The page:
Climate change blamed for dead trees in Africa
Updated: 2011-12-13 09:21
WASHINGTON - Trees are dying in the Sahel, a region in Africa south of the Sahara Desert, and human-caused climate change is to blame, according to a new study led by a scientist at the University of California, Berkeley.
The study, which is scheduled for publication on December 16 in the Journal of Arid Environments, was based upon climate change records, aerial photos dating back to 1954, recent satellite images and old-fashioned footwork that included counting and measuring over 1,500 trees in the field. The researchers focused on six countries in the Sahel, from Senegal in West Africa to Chad in Central Africa, at sites where the average temperature warmed up by 0.8 degrees Celsius and rainfall fell as much as 48 percent.
They found that one in six trees died between 1954 and 2002. In addition, one in five tree species disappeared locally, and indigenous fruit and timber trees that require more moisture took the biggest hit. Hotter, drier conditions dominated population and soil factors in explaining tree mortality, the authors found. Their results indicate that climate change is shifting vegetation zones south toward moister areas.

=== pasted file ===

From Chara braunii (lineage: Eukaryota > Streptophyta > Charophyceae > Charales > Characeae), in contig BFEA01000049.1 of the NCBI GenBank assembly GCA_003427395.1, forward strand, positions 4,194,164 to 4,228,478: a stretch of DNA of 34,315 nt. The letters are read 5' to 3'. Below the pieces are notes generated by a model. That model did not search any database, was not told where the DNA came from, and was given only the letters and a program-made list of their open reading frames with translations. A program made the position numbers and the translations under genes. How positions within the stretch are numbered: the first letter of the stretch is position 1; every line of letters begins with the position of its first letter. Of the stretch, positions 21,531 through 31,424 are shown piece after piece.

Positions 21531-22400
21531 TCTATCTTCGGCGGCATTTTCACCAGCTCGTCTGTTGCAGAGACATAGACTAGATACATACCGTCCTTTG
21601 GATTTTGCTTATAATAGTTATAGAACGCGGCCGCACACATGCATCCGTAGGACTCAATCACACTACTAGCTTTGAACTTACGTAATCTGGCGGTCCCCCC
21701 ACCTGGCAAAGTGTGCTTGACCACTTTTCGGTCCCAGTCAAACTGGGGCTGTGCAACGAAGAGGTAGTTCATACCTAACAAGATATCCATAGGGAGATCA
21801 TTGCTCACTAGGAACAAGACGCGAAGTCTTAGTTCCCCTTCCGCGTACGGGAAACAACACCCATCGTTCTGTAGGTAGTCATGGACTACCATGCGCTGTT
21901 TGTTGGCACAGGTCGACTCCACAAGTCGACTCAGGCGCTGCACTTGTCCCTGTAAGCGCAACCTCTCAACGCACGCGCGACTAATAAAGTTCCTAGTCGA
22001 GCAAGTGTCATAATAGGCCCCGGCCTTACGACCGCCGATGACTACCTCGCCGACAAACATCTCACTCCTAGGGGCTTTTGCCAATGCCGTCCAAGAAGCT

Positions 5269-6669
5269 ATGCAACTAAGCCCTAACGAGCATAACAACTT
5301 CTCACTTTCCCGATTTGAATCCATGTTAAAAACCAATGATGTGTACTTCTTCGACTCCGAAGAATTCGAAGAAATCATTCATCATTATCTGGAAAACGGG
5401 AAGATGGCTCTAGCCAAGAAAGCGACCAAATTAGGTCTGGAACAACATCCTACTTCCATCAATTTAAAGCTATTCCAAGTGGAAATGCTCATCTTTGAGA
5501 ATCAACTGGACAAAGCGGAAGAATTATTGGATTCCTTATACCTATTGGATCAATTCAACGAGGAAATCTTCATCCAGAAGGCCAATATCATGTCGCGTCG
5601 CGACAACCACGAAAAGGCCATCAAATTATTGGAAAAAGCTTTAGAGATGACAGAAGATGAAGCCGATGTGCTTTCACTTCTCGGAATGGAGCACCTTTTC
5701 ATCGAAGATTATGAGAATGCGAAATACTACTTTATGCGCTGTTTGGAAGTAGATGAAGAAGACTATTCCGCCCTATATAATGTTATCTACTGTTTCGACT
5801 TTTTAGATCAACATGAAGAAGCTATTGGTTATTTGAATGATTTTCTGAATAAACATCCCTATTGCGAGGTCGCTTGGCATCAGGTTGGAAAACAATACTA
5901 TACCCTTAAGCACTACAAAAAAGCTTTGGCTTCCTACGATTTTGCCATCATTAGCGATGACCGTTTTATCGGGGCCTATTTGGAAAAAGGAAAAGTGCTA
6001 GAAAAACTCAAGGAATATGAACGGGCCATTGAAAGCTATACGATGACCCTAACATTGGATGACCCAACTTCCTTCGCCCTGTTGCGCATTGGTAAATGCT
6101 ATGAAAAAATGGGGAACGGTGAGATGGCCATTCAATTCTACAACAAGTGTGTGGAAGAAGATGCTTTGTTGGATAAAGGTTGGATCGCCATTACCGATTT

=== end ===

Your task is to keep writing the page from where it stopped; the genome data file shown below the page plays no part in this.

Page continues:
"In the western US, climate change is leading to tree mortality by increasing the vulnerability of trees to bark beetles, " said study lead author Patrick Gonzalez. "In the Sahel, drying out of the soil directly kills trees. Tree dieback is occurring at the biome level. It's not just one species that is dying; whole groups of species are dying out."